Robert Eugene Rafuse was convicted of sexual battery on a person younger than 12 and lewd and lascivious molestation after a three-day trial. Prosecutor Shalla Jefcoat told jurors he raped and molested a young boy between September 2010 and March 2012.
Judge Christopher Patterson will sentence Rafuse Feb. 19.
FDLE Commissioner Gerald Bailey said the chemist handled cases involving 80 law enforcement agencies from 35 counties since he was hired in 2006. Most, but not all, of the cases involved testing drug evidence, though it was not immediately clear how many cases might be compromised.
The situation was discovered after
It potentially means drug charges will have to be dropped and prisoners released if it’s determined the chemist tampered with evidence, Bailey said.
“This has the potential of impacting hundreds of drug cases across our state,” Bailey told reporters. “This is a total shock and a disappointment.”
The department is using agents from each of its offices to review all the cases handled by the chemist, who is on paid leave while a criminal investigation. He is not being identified while under investigation, but Bailey said he hopes charges are brought quickly, at which point the chemist will be fired.
The department is contacting state attorneys and law enforcement agencies across the state that have pending cases that could be compromised.
“We are going back and looking at each case that was worked and we are going to the evidence rooms of sheriff’s departments and police departments around the state and actually physically looking — especially at the prescription meds — to see if what is in that particular package is in fact a prescription medication and not in fact an over-the-counter calcium tablet,” Bailey said.
Bailey said the agency doesn’t yet know the motive. The chemist isn’t cooperating with the investigation.
“The quantities are large,” Bailey said. “It’s early in the investigation. We don’t know if the individual is a user or a trafficker.”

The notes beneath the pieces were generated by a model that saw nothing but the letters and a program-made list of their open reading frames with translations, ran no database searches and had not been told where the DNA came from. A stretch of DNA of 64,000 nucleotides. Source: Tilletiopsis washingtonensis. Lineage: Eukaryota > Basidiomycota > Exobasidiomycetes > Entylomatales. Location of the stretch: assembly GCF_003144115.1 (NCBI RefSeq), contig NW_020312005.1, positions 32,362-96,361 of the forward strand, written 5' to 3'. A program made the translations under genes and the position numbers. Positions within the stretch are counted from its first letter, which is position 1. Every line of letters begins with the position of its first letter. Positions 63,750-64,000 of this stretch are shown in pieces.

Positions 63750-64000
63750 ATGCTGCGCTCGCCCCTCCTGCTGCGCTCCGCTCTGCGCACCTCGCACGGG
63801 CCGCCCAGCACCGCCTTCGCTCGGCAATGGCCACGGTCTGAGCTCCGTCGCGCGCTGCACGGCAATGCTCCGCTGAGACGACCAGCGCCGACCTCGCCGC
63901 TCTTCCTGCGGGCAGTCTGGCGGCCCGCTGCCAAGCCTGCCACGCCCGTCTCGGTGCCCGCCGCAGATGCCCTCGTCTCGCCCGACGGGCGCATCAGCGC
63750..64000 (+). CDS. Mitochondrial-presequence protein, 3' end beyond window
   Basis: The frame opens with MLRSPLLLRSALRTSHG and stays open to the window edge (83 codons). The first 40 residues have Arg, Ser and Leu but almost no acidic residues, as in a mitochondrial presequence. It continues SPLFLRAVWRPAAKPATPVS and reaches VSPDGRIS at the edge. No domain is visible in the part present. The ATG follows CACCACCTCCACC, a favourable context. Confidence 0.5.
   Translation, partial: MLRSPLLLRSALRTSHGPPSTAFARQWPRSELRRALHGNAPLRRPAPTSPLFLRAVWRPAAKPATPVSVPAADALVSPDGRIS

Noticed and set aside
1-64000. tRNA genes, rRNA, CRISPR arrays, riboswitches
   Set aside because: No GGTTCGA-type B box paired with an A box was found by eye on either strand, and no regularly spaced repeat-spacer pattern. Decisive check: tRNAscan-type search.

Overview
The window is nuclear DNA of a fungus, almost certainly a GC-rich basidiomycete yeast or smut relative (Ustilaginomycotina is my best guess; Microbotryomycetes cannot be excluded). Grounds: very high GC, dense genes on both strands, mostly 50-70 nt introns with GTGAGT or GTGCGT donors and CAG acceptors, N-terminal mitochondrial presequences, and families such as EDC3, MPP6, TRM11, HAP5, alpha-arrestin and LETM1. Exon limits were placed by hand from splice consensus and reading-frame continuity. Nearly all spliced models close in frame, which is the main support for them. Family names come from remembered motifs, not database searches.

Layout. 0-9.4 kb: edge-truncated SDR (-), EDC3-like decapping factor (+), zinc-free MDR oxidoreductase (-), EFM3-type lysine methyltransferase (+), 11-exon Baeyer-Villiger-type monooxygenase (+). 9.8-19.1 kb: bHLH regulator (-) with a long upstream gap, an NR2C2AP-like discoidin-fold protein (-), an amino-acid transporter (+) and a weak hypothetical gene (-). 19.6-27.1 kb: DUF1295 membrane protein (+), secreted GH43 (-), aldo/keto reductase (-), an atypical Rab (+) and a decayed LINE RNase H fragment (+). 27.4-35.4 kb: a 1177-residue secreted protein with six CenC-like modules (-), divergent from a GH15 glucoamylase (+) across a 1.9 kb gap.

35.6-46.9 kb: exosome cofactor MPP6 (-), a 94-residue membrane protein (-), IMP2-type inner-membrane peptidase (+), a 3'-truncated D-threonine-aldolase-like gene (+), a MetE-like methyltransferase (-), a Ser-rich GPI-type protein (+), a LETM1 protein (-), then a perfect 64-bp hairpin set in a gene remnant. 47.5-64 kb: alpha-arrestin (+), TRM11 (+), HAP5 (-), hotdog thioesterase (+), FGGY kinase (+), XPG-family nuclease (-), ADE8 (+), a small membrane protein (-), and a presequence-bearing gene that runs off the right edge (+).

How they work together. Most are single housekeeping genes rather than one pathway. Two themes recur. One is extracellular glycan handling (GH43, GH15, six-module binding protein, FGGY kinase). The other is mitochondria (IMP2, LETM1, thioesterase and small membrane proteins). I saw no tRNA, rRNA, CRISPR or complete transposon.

The department is reviewing its drug testing program to try to prevent similar incidents. One idea may be to increase employee drug testing, Bailey said. Right now, employees are drug tested when they are hired, but not again unless they have reason to suspect they are abusing drugs.
An earlier version of this story is posted below:
TALLAHASSEE, Fla. (AP) — The Florida Department of Law Enforcement is investigating 2,600 cases handled by an agency chemist after learning prescription pain pills in a drug case were swapped out with over-the-counter pills.
The department announced the investigation Saturday. Commissioner Gerald Bailey said the Pensacola-based chemist handled cases involving 80 law enforcement agencies from 35 counties since he was hired in 2006.
It's not immediately clear how many cases have been compromised, but Bailey said it potentially means drug charges will have to be dropped and prisoners released if determined the chemist tampered with evidence.
The chemist is on paid leave while a criminal investigation continues. Bailey he said he hopes charges are brought quickly, at which point the chemist will be fired.
PANAMA CITY — The arrest of Larry Stanfill on suspicion of committing a sex crime against a child last month came as no surprise to Lori Allen.
Allen, the director of the Gulf Coast Children’s Advocacy Center (GCCAC), remembered her frustration when, in 2012, a similar case against Stanfill fell apart and he pleaded no contest to a battery charge and was sentenced to probation.
She met with prosecutors and police, and she warned them: It was only a matter of time before Stanfill victimized another child.
“This definitely is kind of the impetus for what we’re doing now,” Chief Assistant State Attorney Greg Wilson said of the case.
Since then, prosecutors, police, child protection investigators and advocates have taken a new approach to building cases against people accused of hurting children like Paige Ovington.